Some Essential Tenets of the Reformed faith, as Expressed in the Confessions

The Devastation of Sin

A central tenet of the Reformed faith is that our “[rebelliousness] against God” and our “[hiding] from our Creator” has a devastating impact on us and our world (BOC, A Brief Statement of Faith, 11.3). “The Fall brought upon [humanity] the loss of communion with God” (BOC, The Larger Catechism, 7.137).

There is absolutely nothing we can do, in and of our own strength, to overcome or overwhelm sin and its consequences. We in ourselves are “so corrupt that we are totally unable to do any good and inclined toward all evil” (BOC, The Heidelberg Catechism, 4.008).

“By [humanity’s] transgression, generally known as original sin, the image of God was utterly defaced in [humanity], and he and his children became by nature hostile to God, slaves to Satan, and servants to sin” (BOC, The Scots Confession, 3.03).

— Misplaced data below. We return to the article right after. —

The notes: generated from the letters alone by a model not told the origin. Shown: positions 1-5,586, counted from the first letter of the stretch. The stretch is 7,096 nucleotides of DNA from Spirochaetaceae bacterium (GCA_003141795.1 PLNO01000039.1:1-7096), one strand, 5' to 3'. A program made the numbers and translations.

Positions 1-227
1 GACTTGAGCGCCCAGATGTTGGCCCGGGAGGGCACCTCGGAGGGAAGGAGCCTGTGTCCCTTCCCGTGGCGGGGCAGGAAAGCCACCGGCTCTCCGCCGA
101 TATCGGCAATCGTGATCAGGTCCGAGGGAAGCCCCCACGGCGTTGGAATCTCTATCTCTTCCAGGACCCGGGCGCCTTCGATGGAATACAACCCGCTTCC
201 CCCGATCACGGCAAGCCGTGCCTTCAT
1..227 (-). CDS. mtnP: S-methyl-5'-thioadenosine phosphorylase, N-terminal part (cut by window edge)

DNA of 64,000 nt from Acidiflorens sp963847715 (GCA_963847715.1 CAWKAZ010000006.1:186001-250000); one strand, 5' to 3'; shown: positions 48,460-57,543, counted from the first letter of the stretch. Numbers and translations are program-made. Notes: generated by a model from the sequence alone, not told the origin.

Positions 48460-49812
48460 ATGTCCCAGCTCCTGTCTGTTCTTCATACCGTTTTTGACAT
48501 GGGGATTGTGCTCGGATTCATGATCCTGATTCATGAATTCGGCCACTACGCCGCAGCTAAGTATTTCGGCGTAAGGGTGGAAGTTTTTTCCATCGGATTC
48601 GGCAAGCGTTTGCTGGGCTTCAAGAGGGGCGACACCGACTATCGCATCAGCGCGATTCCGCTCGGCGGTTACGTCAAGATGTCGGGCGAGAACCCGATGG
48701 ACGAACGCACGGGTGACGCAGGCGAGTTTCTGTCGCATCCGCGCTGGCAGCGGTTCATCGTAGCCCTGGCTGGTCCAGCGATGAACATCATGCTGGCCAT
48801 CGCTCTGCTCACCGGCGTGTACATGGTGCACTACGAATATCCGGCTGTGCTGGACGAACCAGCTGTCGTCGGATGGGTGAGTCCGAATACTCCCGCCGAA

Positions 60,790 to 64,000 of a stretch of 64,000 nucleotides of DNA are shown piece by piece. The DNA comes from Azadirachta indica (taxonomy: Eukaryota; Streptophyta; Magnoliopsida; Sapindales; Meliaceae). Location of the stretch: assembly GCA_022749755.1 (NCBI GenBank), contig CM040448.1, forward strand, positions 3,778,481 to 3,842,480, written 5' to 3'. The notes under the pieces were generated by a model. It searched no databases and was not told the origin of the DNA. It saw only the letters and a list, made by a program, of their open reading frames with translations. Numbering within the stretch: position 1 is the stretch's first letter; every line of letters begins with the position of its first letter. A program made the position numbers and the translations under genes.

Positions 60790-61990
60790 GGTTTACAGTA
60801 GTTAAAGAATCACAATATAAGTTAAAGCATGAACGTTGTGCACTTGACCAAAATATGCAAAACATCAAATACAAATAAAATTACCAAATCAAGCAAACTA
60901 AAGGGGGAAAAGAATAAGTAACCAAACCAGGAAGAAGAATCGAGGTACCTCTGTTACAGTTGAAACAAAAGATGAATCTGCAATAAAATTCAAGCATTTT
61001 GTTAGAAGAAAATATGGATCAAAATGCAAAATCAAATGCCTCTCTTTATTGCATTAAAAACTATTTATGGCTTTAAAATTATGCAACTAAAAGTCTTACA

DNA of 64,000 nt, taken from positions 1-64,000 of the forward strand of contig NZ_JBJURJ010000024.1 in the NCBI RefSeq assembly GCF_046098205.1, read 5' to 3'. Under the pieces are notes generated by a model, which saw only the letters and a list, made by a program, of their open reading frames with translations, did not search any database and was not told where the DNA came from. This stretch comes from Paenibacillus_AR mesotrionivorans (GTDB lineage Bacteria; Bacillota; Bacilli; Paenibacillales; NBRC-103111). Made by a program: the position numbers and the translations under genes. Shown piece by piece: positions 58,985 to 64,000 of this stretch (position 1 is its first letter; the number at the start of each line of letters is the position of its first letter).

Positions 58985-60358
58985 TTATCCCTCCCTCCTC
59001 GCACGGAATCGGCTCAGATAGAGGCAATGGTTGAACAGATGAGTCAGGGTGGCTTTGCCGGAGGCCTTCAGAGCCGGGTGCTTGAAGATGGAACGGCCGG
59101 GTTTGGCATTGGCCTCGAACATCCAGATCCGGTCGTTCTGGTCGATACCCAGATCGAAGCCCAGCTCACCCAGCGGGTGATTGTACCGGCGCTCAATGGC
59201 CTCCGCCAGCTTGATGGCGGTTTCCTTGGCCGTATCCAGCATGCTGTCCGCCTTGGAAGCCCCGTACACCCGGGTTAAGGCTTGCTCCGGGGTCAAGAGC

There is an old joke about someone who asked directions and was given the answer: “You can’t get there from here.” The doctrine of “total depravity” is the teaching that we cannot get from our broken condition to God—which is why God entered into our broken condition to claim us.

For Reflection and Discussion:

We are surrounded by examples of humans abusing the gift of creation and “the loss of communion” with God through sin, in both personal and systemic ways (see BOC, The Confession of Belhar, 10.8; see also BOC, 7.137). How do the confessions help you confess and lament your own sinfulness and recognize the challenges and consequences of sin in our world?